I think Elmore Leonard sums it up best in his article The Lost Art of Writing by Hand:

“I write using longhand because writing is rewriting and if I’m to compose on a typewriter, I’d spend half my time x-ing out lines.  I write and cross out not wanting what I write to sound like writing; write a few more lines until the rhythm of the narrative or dialogue exchanges kicks in and I keep going, the lines getting closer together though rarely filling a page before I’m crossing out again.  Finally I stop and type on an IBM Wheelwriter 1000 and the handwritten pages go into a basket.  The typed pages – hoping to get four or five clean ones in an 8 hour shift – are revised the following day.

Well-meaning friends urge me to use a computer, but I don’t more for the dull sound of the keys or the idea of looking at my work on the screen rather than a sheet of yellow paper, and when you delete, I’m told, it’s gone forever.  The lines I cross out are still there and sometimes find their way back into the work.” –Esquire Magazine, Feb 2002 (excerpt)


Today’s House Special – A Hodgepodge.

I’ve been trying to be better at keeping up the blog, but as I have no inspiration today, I’m just gonna wing it.

Chapter 22 on Book 2 is nearly complete! The last time I wrote about book issues was May (re: Do As I Say), the pair of characters I was wrestling with were not cooperating. Glad to report they have been since, and I am enjoying their ‘feeling each other out’ phase. Granted, they are going to have a backslide soon, but since I write sporadically on occasion (timeline wise) I already have most of that put to bed. I love connecting sections, although it is a writing habit I am trying hard to break. I used to write on whatever part came to mind, and then I got stuck on the middle bits. About two years ago I sat down and made myself write in chronological order, and I have to say, it’s worked out better for me than I thought it would. I’m sure many people would think it only makes sense to go from point A to point H without skipping any in between, but I’m not many people. Knowing and doing – two different things.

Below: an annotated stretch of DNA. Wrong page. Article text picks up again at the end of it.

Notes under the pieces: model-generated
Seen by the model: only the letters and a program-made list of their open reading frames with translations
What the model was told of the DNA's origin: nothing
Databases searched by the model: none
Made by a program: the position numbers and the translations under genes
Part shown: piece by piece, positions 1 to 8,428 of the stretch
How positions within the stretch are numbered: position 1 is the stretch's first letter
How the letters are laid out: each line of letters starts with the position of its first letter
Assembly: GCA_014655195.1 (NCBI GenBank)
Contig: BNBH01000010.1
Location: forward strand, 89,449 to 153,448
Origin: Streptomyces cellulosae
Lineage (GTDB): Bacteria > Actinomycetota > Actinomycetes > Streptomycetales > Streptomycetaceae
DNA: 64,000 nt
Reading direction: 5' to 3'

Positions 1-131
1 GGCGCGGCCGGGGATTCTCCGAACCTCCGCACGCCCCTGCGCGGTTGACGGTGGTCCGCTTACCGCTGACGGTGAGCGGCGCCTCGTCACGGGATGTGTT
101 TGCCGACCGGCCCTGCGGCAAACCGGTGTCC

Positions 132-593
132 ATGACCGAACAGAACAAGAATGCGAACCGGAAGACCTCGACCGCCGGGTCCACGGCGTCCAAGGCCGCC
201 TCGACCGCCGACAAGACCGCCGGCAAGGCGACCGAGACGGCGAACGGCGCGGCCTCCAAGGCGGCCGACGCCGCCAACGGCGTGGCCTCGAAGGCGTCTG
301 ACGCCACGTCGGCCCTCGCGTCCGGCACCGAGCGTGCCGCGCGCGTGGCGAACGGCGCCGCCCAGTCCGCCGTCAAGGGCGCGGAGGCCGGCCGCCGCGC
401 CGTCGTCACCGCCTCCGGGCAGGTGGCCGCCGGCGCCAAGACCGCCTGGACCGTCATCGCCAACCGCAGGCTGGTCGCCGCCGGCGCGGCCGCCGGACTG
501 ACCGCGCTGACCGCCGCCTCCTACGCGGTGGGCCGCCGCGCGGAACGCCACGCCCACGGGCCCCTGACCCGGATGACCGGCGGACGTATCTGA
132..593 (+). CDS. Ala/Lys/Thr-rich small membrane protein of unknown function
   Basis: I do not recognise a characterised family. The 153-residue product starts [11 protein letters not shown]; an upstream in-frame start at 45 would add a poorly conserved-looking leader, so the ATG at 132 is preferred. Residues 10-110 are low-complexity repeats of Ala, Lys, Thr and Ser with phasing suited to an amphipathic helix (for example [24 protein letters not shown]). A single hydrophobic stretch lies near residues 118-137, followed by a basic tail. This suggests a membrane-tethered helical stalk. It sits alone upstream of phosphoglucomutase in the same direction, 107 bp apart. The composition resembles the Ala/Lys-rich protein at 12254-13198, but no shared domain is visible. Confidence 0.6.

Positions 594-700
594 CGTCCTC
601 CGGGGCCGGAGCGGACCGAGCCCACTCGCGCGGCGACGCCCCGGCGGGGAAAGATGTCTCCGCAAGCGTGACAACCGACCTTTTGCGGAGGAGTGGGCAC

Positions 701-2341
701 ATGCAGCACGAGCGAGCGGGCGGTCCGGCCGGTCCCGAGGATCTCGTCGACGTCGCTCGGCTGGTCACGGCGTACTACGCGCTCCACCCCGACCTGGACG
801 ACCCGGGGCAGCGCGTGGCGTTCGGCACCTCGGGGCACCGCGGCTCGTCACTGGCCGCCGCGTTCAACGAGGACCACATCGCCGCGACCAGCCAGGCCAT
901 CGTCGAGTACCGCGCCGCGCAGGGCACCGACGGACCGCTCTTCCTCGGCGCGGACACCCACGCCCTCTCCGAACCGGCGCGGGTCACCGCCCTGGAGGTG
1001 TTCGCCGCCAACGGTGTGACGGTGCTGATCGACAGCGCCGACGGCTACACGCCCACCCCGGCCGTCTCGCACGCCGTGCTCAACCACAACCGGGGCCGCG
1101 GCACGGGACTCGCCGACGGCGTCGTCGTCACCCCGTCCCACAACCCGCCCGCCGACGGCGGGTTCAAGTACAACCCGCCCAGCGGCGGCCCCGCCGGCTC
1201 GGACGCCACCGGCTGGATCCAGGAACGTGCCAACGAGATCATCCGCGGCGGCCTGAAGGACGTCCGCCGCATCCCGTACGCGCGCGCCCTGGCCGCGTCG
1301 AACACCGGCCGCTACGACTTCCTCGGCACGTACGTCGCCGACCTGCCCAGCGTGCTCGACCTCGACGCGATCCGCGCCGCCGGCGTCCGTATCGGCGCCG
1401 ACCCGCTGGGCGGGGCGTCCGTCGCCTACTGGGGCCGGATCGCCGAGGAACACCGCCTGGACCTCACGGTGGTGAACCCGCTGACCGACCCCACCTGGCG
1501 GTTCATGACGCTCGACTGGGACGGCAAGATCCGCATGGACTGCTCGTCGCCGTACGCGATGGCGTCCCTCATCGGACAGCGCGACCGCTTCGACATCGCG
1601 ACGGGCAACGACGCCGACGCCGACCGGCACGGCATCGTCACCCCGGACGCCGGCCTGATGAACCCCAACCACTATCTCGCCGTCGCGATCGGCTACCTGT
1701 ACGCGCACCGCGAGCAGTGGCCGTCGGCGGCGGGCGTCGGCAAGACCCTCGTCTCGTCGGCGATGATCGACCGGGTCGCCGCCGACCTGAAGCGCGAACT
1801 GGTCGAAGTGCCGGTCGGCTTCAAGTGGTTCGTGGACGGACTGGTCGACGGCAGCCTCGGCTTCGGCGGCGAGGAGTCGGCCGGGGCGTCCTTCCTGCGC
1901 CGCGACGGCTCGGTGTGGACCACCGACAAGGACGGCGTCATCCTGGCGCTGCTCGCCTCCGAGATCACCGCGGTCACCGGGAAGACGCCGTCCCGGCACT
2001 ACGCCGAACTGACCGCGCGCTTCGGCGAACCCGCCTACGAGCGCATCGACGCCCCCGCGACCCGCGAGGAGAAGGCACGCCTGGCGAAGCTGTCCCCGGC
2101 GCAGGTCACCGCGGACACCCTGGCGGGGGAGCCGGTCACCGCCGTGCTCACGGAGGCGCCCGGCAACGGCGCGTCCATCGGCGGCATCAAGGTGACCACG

Tim feels I should blog about the strawberry-peach cobbler I did Not make today, but that would be a short post. He might be a little upset about the lack of desserts in the house.

The work front is, uh, business as usual. 🙂  This morning a co-worker told me that she went to see The Dark Knight Rises with her boyfriend. She was mad about going and then sat through the whole movie, completely enthralled. This is the same woman who made fun of me for wanting to see that movie over Magic Mike. A movie about male strippers??? Kill me now. That was a fun conversation in which I was the only woman in a group of four who wanted to see Batman. The term nerd got thrown out. Turns out, she luuuuuurved it.  Said, “It’s the best movie I’ve ever seen.” She hasn’t even seen the previous two in this trilogy. More and more I’m under the impression that people with kids, especially younger ones, don’t get to watch grownup films. Yet another personal validation for not having kids. 😛  I love a good Pixar flick as much as the next person, just not all the time.

To finish off for the night, I offer you an in-game screenshot of a druid in tree form, with a disco ball in a box. Why? Why the hell not.

Disco anyone?



Do As I Say

Dear Lorien and Jenner,

I know things are hard right now. You both feel an enormous amount of guilt, and actual physical pain. But it will work out in the end. You will heal. You will be happy. You’ll get married, live through the ups and downs, etc., blah blah, and it will all be peachy with a side of keen.  But that time is still in the distant future. If, for now, you could both stop being immature, obnoxious assholes, my life would be easier.